American Notes of the Week
M. BRLAND AND THE SENATE.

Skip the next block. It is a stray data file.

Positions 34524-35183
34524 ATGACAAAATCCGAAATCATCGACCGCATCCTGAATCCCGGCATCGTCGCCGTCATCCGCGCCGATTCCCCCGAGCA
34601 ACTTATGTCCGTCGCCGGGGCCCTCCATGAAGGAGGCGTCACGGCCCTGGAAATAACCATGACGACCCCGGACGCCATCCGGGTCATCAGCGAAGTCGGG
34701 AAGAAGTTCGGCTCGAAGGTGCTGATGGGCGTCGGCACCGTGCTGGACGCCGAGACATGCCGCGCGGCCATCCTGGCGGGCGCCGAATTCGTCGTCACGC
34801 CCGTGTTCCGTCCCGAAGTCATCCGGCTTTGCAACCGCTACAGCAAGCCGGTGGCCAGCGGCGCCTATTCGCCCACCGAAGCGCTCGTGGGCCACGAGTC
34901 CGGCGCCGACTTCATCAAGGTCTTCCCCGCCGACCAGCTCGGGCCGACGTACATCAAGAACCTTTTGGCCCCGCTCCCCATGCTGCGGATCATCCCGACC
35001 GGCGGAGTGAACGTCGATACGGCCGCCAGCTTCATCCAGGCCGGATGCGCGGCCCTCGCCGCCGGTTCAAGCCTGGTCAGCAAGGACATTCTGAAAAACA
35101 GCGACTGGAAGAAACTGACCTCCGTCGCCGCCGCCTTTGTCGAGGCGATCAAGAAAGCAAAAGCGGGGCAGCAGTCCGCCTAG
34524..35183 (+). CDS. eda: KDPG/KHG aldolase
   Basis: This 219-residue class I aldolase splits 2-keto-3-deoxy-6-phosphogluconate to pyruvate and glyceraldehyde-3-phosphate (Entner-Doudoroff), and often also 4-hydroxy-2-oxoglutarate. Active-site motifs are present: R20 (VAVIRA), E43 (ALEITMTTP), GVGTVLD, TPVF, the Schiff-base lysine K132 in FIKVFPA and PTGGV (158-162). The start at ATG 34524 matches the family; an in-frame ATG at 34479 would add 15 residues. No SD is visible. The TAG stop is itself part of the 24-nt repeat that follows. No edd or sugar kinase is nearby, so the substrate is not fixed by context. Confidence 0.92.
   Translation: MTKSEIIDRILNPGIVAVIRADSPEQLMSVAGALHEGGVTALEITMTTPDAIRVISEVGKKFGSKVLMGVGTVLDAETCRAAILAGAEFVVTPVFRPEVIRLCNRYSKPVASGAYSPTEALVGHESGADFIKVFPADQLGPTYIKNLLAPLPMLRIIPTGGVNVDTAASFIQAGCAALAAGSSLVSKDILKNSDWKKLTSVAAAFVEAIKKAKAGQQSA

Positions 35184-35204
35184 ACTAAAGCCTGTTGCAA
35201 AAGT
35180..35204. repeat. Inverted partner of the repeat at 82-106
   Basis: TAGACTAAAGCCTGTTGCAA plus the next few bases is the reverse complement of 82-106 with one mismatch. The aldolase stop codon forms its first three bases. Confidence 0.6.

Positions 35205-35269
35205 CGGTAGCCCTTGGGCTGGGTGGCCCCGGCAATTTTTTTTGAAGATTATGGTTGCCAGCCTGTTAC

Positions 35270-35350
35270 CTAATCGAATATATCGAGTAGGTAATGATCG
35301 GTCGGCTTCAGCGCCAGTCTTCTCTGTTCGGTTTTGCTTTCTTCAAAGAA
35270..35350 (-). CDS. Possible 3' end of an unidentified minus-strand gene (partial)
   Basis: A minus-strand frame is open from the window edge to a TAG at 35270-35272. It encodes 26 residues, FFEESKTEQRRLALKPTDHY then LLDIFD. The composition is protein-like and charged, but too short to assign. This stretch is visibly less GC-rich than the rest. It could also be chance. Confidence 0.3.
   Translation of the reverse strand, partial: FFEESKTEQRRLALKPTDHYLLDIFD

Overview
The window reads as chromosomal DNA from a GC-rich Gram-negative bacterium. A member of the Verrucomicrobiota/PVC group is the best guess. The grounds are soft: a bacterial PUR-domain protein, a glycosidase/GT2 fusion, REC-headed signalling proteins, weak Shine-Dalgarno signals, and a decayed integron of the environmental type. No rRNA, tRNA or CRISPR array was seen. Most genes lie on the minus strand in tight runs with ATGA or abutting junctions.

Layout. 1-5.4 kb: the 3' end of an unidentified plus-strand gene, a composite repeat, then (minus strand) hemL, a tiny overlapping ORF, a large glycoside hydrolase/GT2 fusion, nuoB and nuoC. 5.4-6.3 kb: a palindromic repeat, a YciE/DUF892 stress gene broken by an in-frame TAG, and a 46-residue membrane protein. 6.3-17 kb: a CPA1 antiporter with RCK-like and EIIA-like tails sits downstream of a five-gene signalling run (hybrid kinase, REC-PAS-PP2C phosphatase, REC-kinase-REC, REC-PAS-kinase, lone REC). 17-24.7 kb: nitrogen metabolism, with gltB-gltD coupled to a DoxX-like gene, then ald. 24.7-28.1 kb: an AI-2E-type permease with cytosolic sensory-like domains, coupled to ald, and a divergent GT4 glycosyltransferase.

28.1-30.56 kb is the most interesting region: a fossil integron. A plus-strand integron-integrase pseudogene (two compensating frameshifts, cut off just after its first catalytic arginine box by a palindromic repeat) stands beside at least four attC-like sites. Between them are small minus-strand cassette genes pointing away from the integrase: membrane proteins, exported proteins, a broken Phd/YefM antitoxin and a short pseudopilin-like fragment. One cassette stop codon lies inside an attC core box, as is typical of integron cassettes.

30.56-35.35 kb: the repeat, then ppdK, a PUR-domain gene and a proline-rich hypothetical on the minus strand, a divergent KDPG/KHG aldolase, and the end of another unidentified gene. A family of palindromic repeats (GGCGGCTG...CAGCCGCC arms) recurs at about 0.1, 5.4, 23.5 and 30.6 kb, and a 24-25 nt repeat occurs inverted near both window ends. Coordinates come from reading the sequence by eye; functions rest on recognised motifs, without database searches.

M. Briand's reported intention to ask that, in order to avoid appealing to the Senate, President Hoover should issue a presidential proclamation agreeing that the United States will consult other powers in case of an apparent violation of the Kellogg Pact has been received coldly here. Several observers point out that M. Briand's reported proposal once more illustrates how little the- Ainerican system of Government is understood abroad. It is clear that if any agreement to implement the Kellogg Pact in any way, even if only by an agreement for consultation, is to be obtained it must go through the Senate in the constitutional way. It would be valueless if it did not. Moreover, it has yet to be proved that the Senate would not go so far as to agree to an arrange- ment for consultation. The idea indeed has notable support in the Senate, as for instance from Senator T. J. Walsh of Montana, who, in Senator J. Robinson's absence, is leader of the Democratic Party in the Senate. The opposition to implementing the. Pact further is strong and would appear to be decisive, but an agreement for consultation, without any legal or moral implications in respect of subsequent action, has at least a chance of success if sufficient moral leadership can be found here to put it to the test.